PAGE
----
The Revolutionary Concepts of the Lotus Sutra

The Lotus Sutra refers to its own principles as being difficult to believe:

“A passage from the Lotus Sutra reads that it is “the most difficult to believe and the most difficult to understand.” WND1p471

a statement of anticipation of reaction to its challenging and revolutionary teachings.

The main principles of the Lotus Sutra are:


  1. -       “Attaining Buddhahood in this life time” (a different perspective from previous sutras, which required many lifetimes of practice), 

  1. -       “Enlightenment of all People”, eradicating limitations on attaining Buddhahood, which were set in previous sutras.  Pre-Lotus teachings set varying limitations on attaining enlightenment by the three categories of people: women, evil doers and self-realisation intellectuals (sravaka and pratyekabuddha) - limitations that were abolished by the Buddha in the Lotus Sutra, presenting Buddhahood as an essential potential of any individual.

   The focus of the sutra on attaining the highest state of life, Buddhahood, in this lifetime of any individual - dissolved all barriers of differentiation between people.  It is possible to consider the Lotus Sutra as the oldest document on human rights, as - through its parables and metaphors - dissolved categories of discrimination among individuals, including categories of gender, sexual orientation, social position, education, age and physical appearance - assuring equality of all people in having the potential and right of enlightenment.

  1. -        Pre-Lotus sutras presented the various states of life (the lower worlds of sufferings, the worlds of learning, Bodhisattva and Buddha) - as separate from each other.   This was dramatically altered in the Lotus Sutra, teaching that: all the states of life are interconnected through the principle of “The Mutual Possession of the Ten Worlds”. 

Accordingly, the lower worlds of sufferings, which people experience - contain the potential for Buddhahood, and that the Buddha does not discard the lower worlds, experienced by any ordinary person.  Although being a Buddha, one still possesses the lower worlds of life (transformed into enlightenment).  This means that all beings in their current lifetime possess the Buddhanature as their potential - a potential awaiting realisation.  The Buddhanature is the highest state of life, revealed when the individual becomes in harmony with the Lotus Dharma (MyohoRengeKyo) transforming the lower worlds into enlightenment.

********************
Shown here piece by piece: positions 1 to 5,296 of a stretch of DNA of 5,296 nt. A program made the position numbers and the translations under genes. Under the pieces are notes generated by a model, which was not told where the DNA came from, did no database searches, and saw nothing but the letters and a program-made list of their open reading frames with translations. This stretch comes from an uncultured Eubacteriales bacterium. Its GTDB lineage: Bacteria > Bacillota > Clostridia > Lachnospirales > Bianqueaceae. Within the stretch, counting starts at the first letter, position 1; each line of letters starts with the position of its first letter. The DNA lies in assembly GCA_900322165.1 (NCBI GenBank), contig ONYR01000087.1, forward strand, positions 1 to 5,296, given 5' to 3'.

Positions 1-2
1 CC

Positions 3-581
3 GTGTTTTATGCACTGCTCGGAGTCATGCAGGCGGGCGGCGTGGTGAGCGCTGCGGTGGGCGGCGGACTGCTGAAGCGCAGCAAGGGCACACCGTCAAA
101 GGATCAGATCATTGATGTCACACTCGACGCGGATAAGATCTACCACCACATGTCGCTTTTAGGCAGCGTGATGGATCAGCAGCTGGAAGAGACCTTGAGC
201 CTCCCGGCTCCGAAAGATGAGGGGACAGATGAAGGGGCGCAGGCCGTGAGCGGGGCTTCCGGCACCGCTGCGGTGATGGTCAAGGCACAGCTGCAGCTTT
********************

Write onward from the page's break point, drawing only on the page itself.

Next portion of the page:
1. -       The Lotus Sutra offers other derived teachings, such as the concept of the Oneness of Cause (Bodhisattva) and Effect (Buddha), dissolving the distinction between Bodhisattva practice and Buddhahood.  Mahayana teachings advocate many stages of practice separating the state of Bodhisattva from Buddhahood.  On the other hand, the concept of Bodhisattva-Buddha  is unique to the Lotus teachings and it does not exist in any other Mahayana sutra. 

The revolutionary state of “Bodhisattva-Buddha” suggests that a Buddha can appear as an ordinary person acting at the stage of Bodhisattva.  Nichiren himself identified himself in this way: as Bodhisattva Jogyo.  The word “Jogyo” means the True Self of the Buddha.  This is a figure of a Bodhisattva whose inner identity is the True Self of Buddha:

        “[Nichiren’s] true identity is that of a Buddha exerting himself at the initial stage of Buddhist

        practice, embodying the oneness of cause and effect. 

        Such a figure had never before been known in the history of Buddhism”. 

                                                                                Source: The Wisdom of the Lotus Sutra vol.5 p.187

  1. -   The most outstanding revelation of the Buddha of the Lotus Sutra is that the state of Buddhahood is eternal, existing throughout the universe and that time has no beginning nor end. 


The Lotus Sutra and Subduing Evil: One of the most outstanding distinctions of the Lotus Sutra is its prediction of enlightenment of the Buddha’s enemy, Devadatta (identified with Evil).

In pre-Lotus Sutras, the devil was excluded from enlightenment, condemned to eternal hell, and in non-Buddhist teachings (such as in the Abrahamic religions) no solution about evil is given (except designating the Devil to Hell after the ‘Judgement Day’).

The Lotus Sutra offers the possibility of defeating, subduing and converting the devil to act to correct all created evil karma, finally becoming enlightened to the universal Dharma.  In this perspective the Lotus Sutra is unique, and unequalled in its higher capacity - as Nichiren explains:

        “In Buddhism, that teaching is judged supreme that enables all people,

          whether good or evil, to become Buddhas”. WND1 p 156

The word “superiority” of the Lotus Sutra is understood as being of the highest capacity between all teachings of the Buddha, to lead all people to Buddhahood, even people with evil karma - transforming their life into enlightenment. __________________________________________________

Author: Safwan Darshams

Traditional & SGI Buddhism